Excess Catecholamine Syndrome and the renin-angiotensine II-aldosterone system
Since the early days of hypertension research it is well accepted that a malignant hypertension as a consequence of kidney injury leads to a pronounced secretion of renin with the consecutive formation of angiotensin II and aldosterone. Even under these conditions, a beta-blockade reduces renin secretion and blood pressure. Furthermore, renin secretion is strongly reduced after an anesthesia-induced inhibition of sympathetic influences although the kidney perfusion is diminished (1). A healthy kidney is expected to release only small amounts of renin. An increased sympathetic outflow of the brain induces, however, a deleterious rise in renin release. Angiotensin II promotes not only norepinephrine release from sympathetic nerve endings but stimulates autonomic centers in the brain that enhance sympathetic efferences. In addition, angiotensin II stimulates the production of aldosterone which causes sodium retention. It can thus be concluded that several re-enforcing mechanisms exist which promote manifestation of hypertension.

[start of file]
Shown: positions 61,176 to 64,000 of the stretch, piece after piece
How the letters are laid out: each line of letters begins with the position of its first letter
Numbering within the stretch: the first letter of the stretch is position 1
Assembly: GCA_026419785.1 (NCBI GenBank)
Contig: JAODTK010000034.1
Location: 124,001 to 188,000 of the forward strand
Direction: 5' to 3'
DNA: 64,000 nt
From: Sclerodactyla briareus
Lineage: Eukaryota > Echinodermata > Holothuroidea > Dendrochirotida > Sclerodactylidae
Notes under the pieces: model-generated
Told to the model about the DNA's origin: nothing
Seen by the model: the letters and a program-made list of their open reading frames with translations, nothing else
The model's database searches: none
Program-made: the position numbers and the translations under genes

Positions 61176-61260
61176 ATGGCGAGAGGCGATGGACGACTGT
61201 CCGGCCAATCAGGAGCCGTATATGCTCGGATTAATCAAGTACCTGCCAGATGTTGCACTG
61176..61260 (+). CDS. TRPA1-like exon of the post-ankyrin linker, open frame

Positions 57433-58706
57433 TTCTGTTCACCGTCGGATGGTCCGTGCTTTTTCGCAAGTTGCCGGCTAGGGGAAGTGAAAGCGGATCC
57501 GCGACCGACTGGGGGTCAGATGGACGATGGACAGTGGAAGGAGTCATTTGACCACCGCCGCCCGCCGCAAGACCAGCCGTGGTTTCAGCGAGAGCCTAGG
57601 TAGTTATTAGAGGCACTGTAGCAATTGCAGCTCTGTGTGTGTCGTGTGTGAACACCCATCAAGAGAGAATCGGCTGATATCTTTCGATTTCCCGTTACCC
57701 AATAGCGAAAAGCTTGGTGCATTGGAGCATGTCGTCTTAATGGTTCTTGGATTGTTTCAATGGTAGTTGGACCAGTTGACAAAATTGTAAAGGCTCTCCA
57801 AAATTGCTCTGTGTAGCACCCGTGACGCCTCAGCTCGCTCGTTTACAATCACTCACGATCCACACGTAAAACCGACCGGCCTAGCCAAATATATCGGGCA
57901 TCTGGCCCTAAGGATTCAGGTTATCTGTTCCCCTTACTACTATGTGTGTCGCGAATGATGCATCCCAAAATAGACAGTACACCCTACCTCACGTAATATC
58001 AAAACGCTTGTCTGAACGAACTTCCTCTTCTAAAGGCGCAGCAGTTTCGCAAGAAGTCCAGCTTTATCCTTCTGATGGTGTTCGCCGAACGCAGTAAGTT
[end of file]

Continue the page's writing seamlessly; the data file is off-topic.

1. Zayas VM, Blumenfeld JD, Bading B, McDonald M, James GD, Lin YF, Sharrock NE, Sealey JE, Laragh JH: Adrenergic regulation of renin secretion and renal hemodynamics during deliberate hypotension in humans. Am J Physiol 1993;265:F686-92